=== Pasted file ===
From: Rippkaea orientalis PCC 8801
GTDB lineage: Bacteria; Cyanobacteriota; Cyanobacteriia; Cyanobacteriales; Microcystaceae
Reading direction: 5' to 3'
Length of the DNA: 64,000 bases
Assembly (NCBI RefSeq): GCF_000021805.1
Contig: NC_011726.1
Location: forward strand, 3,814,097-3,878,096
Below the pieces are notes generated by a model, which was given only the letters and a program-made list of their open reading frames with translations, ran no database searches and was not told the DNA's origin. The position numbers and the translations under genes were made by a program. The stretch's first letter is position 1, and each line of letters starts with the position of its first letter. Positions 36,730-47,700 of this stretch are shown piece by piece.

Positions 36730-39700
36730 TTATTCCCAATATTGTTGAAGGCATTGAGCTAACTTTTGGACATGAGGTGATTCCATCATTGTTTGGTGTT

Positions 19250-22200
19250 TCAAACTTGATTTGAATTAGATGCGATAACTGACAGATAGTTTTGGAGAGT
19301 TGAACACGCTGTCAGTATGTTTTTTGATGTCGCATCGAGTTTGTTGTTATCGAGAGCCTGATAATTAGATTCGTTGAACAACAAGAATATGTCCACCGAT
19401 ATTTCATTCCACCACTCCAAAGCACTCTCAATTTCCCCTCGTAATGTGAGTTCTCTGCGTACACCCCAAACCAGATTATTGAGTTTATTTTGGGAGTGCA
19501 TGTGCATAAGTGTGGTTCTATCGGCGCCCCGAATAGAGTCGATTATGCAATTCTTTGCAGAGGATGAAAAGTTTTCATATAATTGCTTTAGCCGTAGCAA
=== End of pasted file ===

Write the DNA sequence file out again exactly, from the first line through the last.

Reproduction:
From: Rippkaea orientalis PCC 8801
GTDB lineage: Bacteria; Cyanobacteriota; Cyanobacteriia; Cyanobacteriales; Microcystaceae
Reading direction: 5' to 3'
Length of the DNA: 64,000 bases
Assembly (NCBI RefSeq): GCF_000021805.1
Contig: NC_011726.1
Location: forward strand, 3,814,097-3,878,096
Below the pieces are notes generated by a model, which was given only the letters and a program-made list of their open reading frames with translations, ran no database searches and was not told the DNA's origin. The position numbers and the translations under genes were made by a program. The stretch's first letter is position 1, and each line of letters starts with the position of its first letter. Positions 36,730-47,700 of this stretch are shown piece by piece.

Positions 36730-39700
36730 TTATTCCCAATATTGTTGAAGGCATTGAGCTAACTTTTGGACATGAGGTGATTCCATCATTGTTTGGTGTT

Positions 19250-22200
19250 TCAAACTTGATTTGAATTAGATGCGATAACTGACAGATAGTTTTGGAGAGT
19301 TGAACACGCTGTCAGTATGTTTTTTGATGTCGCATCGAGTTTGTTGTTATCGAGAGCCTGATAATTAGATTCGTTGAACAACAAGAATATGTCCACCGAT
19401 ATTTCATTCCACCACTCCAAAGCACTCTCAATTTCCCCTCGTAATGTGAGTTCTCTGCGTACACCCCAAACCAGATTATTGAGTTTATTTTGGGAGTGCA
19501 TGTGCATAAGTGTGGTTCTATCGGCGCCCCGAATAGAGTCGATTATGCAATTCTTTGCAGAGGATGAAAAGTTTTCATATAATTGCTTTAGCCGTAGCAA